Londonderry Exit 5 and Auburn Street Crossing: At this point only Dave Topham remained with Larry Keniston and Jerry Moore. The much-discussed Verani Way, Independence Drive, and the two new bridges being built for the "Recreational Trail" under I-93 were reviewed and photographed. Plans to maintain an off-road rail trail south of the immediate Exit 5 crossing are being developed by NH DOT Highway Design per the meeting held with Project Manager Pete Stamnas and others on July 9.
The group then drove to the Exit 5 Park and Ride lot to view the corridor on the westerly side of I-93. The corridor crosses to the north side of the parking lot and has been graded and grassed-over so that is it hardly recognizable as a trail. If not for the orange AT&T fiber optic cable Dig-Safe flags every 30 feet or so, no one would know the corridor exists. There was no obvious connection for future trail users to access the Exit 5 Park and Ride lot. While the Right of Way (ROW) has obviously been preserved, a meaningful connection must be built from the rail trail to the Park and Ride terminal.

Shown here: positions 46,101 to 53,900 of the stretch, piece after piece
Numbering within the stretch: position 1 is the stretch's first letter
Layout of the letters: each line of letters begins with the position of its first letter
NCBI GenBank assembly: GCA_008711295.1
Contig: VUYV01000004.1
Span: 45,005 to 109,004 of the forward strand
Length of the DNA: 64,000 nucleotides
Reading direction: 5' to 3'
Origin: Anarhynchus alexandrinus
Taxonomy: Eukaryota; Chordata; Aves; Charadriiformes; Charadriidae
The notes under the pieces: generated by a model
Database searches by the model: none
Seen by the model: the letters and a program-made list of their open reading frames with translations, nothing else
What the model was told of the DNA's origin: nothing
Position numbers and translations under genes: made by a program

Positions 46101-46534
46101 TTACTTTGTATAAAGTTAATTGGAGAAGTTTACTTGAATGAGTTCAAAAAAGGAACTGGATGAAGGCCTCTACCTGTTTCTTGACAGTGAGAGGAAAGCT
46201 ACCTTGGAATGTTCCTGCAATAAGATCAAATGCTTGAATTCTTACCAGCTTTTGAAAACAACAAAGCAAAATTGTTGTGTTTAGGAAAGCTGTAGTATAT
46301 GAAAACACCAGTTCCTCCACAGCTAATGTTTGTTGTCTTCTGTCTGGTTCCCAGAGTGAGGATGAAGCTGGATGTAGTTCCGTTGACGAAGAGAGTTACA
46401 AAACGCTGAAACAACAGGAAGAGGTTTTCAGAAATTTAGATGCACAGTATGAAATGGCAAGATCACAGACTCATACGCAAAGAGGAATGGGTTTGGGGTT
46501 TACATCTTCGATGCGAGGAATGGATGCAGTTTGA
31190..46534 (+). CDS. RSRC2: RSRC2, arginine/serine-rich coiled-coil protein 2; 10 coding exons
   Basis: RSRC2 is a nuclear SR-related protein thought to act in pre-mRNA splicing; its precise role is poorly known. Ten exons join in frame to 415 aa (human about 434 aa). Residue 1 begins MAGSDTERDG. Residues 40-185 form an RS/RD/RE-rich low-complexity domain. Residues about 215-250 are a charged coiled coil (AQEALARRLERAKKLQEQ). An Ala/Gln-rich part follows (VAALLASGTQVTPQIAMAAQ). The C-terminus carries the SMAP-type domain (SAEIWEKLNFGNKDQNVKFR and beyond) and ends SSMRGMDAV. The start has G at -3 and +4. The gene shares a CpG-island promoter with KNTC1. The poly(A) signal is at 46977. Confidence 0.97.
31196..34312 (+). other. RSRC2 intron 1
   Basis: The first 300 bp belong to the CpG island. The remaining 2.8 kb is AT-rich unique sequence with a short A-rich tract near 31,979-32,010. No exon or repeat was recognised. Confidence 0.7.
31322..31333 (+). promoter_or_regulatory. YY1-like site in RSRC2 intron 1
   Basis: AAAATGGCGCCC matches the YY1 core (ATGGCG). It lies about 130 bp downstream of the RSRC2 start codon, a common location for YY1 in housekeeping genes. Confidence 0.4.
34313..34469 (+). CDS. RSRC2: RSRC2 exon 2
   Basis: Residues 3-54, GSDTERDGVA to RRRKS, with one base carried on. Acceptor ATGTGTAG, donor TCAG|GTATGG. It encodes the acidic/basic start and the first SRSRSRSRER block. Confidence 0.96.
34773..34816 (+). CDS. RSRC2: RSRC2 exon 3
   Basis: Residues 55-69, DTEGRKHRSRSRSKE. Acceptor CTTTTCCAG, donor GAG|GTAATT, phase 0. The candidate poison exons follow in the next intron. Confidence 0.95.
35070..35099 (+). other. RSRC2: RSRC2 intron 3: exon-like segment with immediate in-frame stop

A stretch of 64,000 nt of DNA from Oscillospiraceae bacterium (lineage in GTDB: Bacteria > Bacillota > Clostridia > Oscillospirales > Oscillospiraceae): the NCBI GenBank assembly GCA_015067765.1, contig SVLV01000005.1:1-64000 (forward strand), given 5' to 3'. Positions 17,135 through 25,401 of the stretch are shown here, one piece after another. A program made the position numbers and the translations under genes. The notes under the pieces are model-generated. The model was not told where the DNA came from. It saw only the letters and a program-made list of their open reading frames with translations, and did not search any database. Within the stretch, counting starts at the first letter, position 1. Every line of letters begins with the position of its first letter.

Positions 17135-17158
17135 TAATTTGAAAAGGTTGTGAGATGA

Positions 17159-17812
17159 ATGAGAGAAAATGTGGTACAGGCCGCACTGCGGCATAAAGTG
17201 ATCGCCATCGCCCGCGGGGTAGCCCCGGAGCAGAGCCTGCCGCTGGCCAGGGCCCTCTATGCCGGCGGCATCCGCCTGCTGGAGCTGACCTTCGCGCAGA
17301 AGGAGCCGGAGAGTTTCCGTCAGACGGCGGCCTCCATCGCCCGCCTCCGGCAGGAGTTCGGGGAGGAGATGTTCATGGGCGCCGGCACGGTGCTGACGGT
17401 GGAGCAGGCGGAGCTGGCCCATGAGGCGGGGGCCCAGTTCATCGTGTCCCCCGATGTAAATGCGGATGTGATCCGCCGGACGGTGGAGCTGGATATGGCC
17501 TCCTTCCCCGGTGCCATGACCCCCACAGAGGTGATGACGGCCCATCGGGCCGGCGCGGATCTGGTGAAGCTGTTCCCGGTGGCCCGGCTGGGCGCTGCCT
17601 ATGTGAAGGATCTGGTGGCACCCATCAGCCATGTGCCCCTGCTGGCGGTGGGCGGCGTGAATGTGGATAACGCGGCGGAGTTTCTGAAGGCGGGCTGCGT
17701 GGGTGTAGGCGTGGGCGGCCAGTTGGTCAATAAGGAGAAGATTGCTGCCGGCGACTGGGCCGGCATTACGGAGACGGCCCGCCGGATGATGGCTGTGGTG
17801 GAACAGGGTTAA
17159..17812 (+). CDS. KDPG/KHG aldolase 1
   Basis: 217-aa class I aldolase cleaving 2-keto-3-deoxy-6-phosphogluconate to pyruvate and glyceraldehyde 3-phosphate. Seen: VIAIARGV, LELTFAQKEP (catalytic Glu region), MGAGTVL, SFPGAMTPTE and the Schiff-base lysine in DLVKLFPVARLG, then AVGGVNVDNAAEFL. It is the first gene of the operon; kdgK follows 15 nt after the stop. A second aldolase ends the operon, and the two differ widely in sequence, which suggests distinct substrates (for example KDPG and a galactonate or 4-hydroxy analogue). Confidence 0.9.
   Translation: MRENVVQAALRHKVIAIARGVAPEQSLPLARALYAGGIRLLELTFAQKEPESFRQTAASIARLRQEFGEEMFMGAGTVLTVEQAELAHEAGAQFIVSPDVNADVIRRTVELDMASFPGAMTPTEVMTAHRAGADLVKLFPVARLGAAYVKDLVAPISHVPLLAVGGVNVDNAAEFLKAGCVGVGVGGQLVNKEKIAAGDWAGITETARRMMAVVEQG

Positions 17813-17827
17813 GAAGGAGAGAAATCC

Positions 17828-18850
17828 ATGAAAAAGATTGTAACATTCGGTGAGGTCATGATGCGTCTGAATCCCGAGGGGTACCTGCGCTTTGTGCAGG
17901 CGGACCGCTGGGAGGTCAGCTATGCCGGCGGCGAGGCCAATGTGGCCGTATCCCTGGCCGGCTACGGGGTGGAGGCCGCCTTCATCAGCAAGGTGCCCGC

This stop concluded the planned tour of the M&L corridor from Salem to Londonderry. However, John Daley called Dave T. via cell and offered to return to the group in order to show more of the M&L corridor leading to North Londonderry and Manchester. Larry and Jerry agreed to accept John's offer so the tour continued.
North Londonderry School: Dr. John Daley had his medical office in the Derry area some years ago. He would often run on the M&L corridor at lunch time before the trail was overgrown and his practice moved to a new location. As such, he is very familiar with the corridor in Derry and the surrounding areas.